Summer holidays without COVID-related curbs, higher bonuses and a travel demand comeback appear to signal consumers are ready to ramp up spending, in a boon to the Japanese economy.

For the Bon holidays in mid-August, bookings for domestic flights offered by major Japanese airlines have returned to some 94 percent of 2019 levels and those for shinkansen bullet trains and other local lines are also near pre-pandemic levels.

Tourists from South Korea walk near the Dazaifu Tenmangu Shinto shrine, a tourist spot in Dazaifu, Fukuoka Prefecture, on July 19, 2023. (Kyodo)

The summer holiday season comes after Japan began treating COVID on the same level as seasonal flu in May, which one of the major air carriers says has "removed psychological barriers" to travel.

The relative resilience of private consumption -- a key component of domestic demand -- has been a bright spot for the Japanese economy after the COVID fallout. It grew for the third straight quarter in April-June, economists say, citing increased spending by both consumers and companies and continued export growth.

Still, the sustainability of the domestic demand recovery is increasingly in doubt, with real wages continuously falling and acute labor shortages, particularly in some service sectors that were pounded by the pandemic, casting a shadow over the economic outlook.

"We may see a very strong growth number for the April-June quarter but domestic demand likely lacked vigor," said Yoshiki Shinke, senior executive economist at the Dai-ichi Life Research Institute.

"It's a little bit disappointing, given that the recovery in private consumption was initially expected to accelerate in the quarter, mainly led by services," Shinke said.

He expects the economy grew at an annual real rate of 3.5 percent following a 2.7 percent expansion in January-March.

According to a poll by the Japan Center for Economic Research, private-sector economists put growth in gross domestic product for April-June at an annual rate of 2.41 percent. That growth, however, will slow to 0.93 percent in July-September, they say. The Cabinet Office will release GDP data on Tuesday.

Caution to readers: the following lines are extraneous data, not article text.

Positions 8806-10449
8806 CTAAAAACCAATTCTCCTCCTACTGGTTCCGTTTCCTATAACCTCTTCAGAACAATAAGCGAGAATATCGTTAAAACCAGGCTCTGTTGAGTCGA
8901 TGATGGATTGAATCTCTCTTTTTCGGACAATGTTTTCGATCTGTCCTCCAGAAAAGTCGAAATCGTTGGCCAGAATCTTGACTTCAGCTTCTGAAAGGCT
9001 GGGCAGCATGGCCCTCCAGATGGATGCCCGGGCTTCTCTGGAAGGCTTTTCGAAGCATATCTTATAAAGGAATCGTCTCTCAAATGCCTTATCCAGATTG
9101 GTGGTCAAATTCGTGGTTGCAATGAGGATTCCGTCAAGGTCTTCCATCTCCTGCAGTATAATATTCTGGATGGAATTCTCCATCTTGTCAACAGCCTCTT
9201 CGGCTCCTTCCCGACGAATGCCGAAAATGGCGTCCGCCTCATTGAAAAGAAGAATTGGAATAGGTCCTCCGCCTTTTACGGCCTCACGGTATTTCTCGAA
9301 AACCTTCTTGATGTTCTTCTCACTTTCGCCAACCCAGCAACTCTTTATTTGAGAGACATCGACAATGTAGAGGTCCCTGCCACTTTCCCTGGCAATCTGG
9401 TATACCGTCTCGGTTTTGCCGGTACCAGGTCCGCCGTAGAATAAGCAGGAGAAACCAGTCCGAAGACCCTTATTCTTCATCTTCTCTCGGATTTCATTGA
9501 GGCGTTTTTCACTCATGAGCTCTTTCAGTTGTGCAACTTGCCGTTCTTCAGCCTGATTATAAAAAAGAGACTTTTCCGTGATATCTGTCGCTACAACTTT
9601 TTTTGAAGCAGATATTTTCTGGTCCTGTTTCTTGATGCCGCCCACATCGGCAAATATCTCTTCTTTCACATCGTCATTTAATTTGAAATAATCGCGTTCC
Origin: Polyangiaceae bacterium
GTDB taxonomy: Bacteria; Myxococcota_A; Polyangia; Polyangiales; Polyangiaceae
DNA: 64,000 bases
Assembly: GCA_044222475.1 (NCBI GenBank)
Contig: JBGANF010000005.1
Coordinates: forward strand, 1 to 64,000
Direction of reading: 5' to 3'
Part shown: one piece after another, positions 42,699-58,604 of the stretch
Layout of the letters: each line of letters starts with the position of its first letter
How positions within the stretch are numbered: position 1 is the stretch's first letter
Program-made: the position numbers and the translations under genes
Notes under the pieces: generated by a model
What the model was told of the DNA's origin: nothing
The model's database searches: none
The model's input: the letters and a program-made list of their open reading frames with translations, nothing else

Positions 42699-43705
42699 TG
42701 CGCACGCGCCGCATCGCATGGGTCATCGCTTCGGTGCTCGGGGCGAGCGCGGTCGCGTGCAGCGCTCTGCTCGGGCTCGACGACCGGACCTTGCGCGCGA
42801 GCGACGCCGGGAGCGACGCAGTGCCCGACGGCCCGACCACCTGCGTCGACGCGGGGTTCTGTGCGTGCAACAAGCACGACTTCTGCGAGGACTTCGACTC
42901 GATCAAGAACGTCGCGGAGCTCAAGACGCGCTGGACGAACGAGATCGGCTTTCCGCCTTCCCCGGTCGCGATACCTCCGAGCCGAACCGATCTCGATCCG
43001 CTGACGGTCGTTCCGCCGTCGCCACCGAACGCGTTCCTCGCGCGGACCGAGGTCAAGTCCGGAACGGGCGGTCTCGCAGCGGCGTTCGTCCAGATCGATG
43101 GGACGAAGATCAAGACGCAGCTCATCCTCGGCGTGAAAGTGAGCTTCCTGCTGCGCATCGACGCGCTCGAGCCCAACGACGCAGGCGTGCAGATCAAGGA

It is a mixed bag for Japan as everyday goods have become much pricier than before but pent-up demand, particularly for services, has aided private consumption, which accounts for more than half of the economy.

Japanese companies have been passing on increased costs to consumers by raising prices, leading core consumer prices, a key gauge of inflation, to remain above the Bank of Japan's 2 percent target for more than a year. It will take a few more months for the recent price hikes to peak while inflation is forecast to remain elevated, economists say.

Photo taken from a Kyodo News helicopter shows swimmers crowding into a pool straddling the border between Tokyo and Kanagawa Prefecture on July 26, 2023, amid scorching summer heat. (Kyodo) ==Kyodo

Go Kurihara, an economist for Japan at UBS Securities, said real wage growth, adjusted for inflation, is unlikely to turn positive this year, adding, "Weak purchasing power leaves a downside risk for our consumption outlook."

Household spending declined for the fourth straight month in June when compared with its year-earlier levels. But consumers spent more on travel and dining out than a year ago, according to government data.

Despite inflation making consumers more frugal and on the lookout for cheaper items, leisure and other service spending may have some room left to grow.

Japanese people plan to spend an average 68,632 yen ($470) for this year's summer holidays, a 1.3-fold increase from 2022 and the first gain in four years, according to the Meiji Yasuda Research Institute, which conducted an online survey targeting around 1,100 people.

About half of the respondents planning to increase spending said they will do so to take trips, while 14.4 percent are spending less largely because their household budgets have been squeezed by inflation.

On the income side, major Japanese companies offered an average bonus of 903,397 yen, up half a percent from a year earlier, according to the Japan Business Federation, known as Keidanren.

For the tourism industry, which has lagged behind manufacturers and others in post-COVID recovery, the return of travelers is a welcome development. On top of that, the sector has received a boost from revived inbound tourism as the easing of strict border control measures has led to a steady increase in foreign visitors.

Increased spending by foreign travelers in Japan, partly driven by a weak yen that strengthens their purchasing power, has aided the world's third-largest economy as a whole.

The flip side is that the very labor needed to support the tourism sector -- and the broader economy -- is in short supply, posing a challenge to Japan's sustained growth.

Some 72.6 percent of companies in the hotel industry said they do not have enough full-time workers, much higher than the 51.4 percent for all sectors. The figure falls to 68.1 percent when asked about part-time workers but remains at a high level, while 83.5 percent in the restaurant industry feel they are understaffed, according to research firm Teikoku Databank.

For its part, the BOJ expects tight labor market conditions, partly because of slowing labor participation of women and elderly people, will put upward pressure on wages. Sustainable pay hikes are essential for achieving its stable inflation goal.

"Spending may increase due to seasonal factors like holiday travel but overall consumption is still below pre-pandemic levels. It's hard to expect a sharp increase in consumption from there, unless wage growth accelerates," said Toru Suehiro, chief economist at Daiwa Securities.

"We see inflation prolonged and demand growth will inevitably take a pause. So it's a caution sign for consumption," he added.


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